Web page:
Jason and Serena Gene Karp to Dennis A. Karp in Lenox Township for one dollar.
James and Deborah A. Butts to Norman D. Butts, Jr. in Thompson Township for one dollar.
Susan E. and Harry Mallgrave to Norman D. Butts, Jr. in Thompson Township for one dollar.
Debra L. and Edward Wade to Norman D. Butts, Jr. in Thompson Township for one dollar.
Elwood and Susan McLaud to Elwood McLaud in Lenox Township for one dollar.
Fox Enterprises, Inc. to Margaret E. Rosenthal in Susquehanna for $35,000.00.
William R. and Sandra Lynn Tripp to Michael A. Melamed and Ellen A. O’Donnell in Silver Lake Township for $378,000.00.
Robert M. and Roxann Weidner to Roxann Weidner in Jackson Township for one dollar.
Cheryl D. Greenspan to Paul Bibighaus in Auburn Township for $235,000.00.
Mark and Theresa J. Brewer to Michele C. Garnett in Auburn Township for $143,100.00.
Michael J. Trudniak and Lola J. Logue to Lola J. Logue in Apolacon Township for one dollar.
Norris C. and Nancy Baker to Susquehanna County Housing Authority in Montrose for $215,000.00.
Mortgage IT to Eric Wheaton in Bridgewater Township for $97,500.00.
Jeffrey C. and Edward Jenkins (by Sheriff) to ABFS Mortgage Loan Trust 2002-3 in Forest City for $12,451.59.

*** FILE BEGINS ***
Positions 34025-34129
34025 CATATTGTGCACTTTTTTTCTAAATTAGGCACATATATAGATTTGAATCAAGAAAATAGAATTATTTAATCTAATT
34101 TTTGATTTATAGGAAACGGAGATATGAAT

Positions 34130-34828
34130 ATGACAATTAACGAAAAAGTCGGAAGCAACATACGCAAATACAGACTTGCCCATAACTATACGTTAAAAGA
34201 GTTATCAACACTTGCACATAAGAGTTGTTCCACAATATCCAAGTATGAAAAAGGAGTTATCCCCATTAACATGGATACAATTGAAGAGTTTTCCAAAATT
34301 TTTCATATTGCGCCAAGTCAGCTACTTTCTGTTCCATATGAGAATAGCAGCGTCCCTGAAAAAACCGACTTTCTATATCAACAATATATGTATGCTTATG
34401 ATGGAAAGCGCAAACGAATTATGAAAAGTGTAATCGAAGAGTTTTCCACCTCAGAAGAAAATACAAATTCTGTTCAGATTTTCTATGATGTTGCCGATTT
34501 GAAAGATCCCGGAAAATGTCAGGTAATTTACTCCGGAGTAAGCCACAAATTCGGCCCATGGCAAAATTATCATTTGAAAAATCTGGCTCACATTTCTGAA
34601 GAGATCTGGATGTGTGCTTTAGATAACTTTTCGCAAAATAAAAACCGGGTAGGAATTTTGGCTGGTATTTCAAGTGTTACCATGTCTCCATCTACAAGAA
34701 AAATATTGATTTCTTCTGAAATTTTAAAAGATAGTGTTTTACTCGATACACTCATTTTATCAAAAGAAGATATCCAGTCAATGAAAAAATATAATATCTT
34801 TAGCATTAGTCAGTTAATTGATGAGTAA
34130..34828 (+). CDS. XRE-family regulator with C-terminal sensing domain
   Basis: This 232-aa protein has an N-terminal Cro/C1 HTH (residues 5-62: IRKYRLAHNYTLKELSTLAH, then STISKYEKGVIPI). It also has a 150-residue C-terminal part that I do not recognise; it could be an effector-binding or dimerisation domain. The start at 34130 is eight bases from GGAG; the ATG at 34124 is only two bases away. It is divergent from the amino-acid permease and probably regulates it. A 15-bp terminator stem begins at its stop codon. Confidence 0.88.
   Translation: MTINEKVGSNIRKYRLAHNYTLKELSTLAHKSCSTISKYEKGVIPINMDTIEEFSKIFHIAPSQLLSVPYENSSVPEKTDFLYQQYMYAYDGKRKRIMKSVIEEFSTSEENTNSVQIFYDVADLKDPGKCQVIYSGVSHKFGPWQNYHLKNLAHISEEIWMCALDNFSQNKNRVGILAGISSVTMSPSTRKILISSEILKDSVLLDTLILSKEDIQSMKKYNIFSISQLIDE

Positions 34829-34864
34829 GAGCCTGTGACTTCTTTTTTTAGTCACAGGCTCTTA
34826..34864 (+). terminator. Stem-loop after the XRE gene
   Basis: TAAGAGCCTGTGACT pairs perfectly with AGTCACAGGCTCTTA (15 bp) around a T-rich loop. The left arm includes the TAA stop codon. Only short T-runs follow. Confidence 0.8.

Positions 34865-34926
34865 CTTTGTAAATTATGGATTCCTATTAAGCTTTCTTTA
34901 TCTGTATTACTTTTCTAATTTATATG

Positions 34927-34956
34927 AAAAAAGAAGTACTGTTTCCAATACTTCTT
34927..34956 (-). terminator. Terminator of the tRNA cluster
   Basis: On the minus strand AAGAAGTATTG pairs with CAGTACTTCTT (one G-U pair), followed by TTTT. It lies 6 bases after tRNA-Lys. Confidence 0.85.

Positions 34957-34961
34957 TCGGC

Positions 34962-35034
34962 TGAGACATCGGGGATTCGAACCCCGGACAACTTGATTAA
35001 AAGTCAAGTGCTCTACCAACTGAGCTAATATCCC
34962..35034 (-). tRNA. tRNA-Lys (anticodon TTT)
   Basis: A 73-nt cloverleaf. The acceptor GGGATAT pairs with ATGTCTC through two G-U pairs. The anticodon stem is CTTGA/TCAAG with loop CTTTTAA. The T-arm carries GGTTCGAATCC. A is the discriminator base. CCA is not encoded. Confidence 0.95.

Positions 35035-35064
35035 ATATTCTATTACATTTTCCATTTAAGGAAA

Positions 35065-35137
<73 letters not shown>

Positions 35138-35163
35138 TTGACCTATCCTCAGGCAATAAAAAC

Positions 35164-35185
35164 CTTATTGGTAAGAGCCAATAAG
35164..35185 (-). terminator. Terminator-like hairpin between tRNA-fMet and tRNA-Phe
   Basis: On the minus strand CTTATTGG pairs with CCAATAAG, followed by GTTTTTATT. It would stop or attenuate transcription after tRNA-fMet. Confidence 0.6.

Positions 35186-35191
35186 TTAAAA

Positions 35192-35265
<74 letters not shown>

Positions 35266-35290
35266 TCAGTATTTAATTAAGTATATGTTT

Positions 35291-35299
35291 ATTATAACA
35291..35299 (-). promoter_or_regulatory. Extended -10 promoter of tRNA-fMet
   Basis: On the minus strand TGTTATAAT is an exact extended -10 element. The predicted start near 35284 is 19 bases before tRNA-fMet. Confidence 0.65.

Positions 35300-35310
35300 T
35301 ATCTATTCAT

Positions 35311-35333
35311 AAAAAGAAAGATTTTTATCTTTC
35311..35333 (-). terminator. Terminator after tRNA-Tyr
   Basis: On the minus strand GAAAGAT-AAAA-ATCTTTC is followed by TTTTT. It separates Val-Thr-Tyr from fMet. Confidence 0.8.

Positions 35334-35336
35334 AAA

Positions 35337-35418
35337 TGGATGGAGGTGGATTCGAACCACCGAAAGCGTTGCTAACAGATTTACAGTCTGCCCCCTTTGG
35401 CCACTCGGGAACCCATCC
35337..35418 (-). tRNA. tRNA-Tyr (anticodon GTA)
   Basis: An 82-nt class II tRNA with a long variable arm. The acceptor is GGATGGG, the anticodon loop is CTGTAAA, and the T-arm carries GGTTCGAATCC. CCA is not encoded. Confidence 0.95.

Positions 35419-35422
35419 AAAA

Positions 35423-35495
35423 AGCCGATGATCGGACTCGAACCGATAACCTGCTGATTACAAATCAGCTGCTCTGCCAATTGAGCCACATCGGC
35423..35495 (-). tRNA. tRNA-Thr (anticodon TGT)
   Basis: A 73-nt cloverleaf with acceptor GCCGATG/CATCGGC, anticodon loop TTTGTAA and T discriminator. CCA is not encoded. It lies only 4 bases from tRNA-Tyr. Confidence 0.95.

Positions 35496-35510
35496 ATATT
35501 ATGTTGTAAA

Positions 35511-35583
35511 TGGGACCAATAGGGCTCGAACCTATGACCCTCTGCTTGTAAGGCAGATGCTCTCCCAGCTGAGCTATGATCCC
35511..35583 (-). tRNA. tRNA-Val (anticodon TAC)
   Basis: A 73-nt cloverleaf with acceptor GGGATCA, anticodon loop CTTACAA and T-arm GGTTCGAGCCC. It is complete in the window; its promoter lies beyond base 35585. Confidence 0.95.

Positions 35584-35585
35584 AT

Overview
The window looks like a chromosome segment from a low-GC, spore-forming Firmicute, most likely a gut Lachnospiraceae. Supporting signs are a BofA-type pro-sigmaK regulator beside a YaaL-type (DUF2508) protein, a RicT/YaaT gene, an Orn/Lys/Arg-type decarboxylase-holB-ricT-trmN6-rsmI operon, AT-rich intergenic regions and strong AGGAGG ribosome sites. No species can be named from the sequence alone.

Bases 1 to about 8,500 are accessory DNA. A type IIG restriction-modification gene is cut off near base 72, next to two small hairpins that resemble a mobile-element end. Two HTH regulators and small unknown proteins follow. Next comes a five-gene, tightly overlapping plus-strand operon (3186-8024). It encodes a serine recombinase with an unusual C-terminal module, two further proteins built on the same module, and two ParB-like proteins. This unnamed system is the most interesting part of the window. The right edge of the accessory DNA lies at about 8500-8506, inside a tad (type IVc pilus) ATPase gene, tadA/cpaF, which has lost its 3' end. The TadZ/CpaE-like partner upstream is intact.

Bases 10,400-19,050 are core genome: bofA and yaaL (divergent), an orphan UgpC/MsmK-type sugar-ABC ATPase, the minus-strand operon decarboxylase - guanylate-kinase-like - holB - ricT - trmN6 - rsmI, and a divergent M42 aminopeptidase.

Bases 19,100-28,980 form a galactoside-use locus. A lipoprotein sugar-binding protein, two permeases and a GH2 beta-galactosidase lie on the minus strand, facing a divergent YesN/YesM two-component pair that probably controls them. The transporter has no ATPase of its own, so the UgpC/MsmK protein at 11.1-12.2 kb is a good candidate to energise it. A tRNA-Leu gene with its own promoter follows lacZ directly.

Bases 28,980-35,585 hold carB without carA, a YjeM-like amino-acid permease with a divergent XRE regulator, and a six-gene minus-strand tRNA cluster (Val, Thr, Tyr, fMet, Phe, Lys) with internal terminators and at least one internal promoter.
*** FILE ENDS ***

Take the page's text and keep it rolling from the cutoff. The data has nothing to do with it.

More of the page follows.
Owen M. and Sharon A. Price (Estate) to John Burdick and Mary Nunes in Clifford Township for $96,000.00.
Thomas F. Edwards to Airport Sand and Gravel Co., Inc. in Lenox Township for $227,000.00.
Albert Kamarauskas (Estate) to Matthew L. and Shannon H. Lord in Auburn Township for $90,000.00.
Ryan Paul and Tina M. Spadine to Ryan Paul Spadine in Springville Township for one dollar.
Raymond E. and Delma M. Miller to Candace L. Graham in Bridgewater Township for $80,000.00.
Gerald B. and Jeanne M. Sullivan to Gerald B. and Jeanne M. Sullivan in Franklin Township for one dollar.
William M. and Claudia J. Lopatofsky to Martin F. and Michael P. Barhite in Clifford Township for $65,000.00.
Joseph R. Jr., Anne L., Jeffrey M. and Shelly Karp to Jeffrey M. and Shelly Karp in Lenox Township for one dollar.
Joseph R. Jr. and Anne L. Karp to Brenda M. and Joseph Marshalek in Lenox Township for one dollar.
Joseph R. Jr., Anne L., Jason, Bitler Karp and Serena Gene (NBM) Bitler and Serena Gene Karp to Jason and Serena Gene Karp in Lenox Township for one dollar.
Nancy E. and James M. Bonacci to Jeffrey D. Burns in Clifford Township for $195,000.00.
Jason and Sherry Rutkowski (by Sheriff) to Deutsche Bank National Trust Company in Hop Bottom Borough for $2,042.53.
Thomas C. Zigon to Kathleen M. Gutheil and Ronald Fanelli in Uniondale Borough for $289,000.00.
D. A. Jr. and Janice S. Zurlo to D. A. Zurlo, Jr. (Living Trust) in Thompson Township for one dollar.
Kurt A. and Amanda J. Frey to Michael and Anna Peranich in Silver Lake Township for $7,500.00.
Kurt A. and Amanda J. Frey to Michael and Anna Peranich in Silver Lake Township for $5,000.00.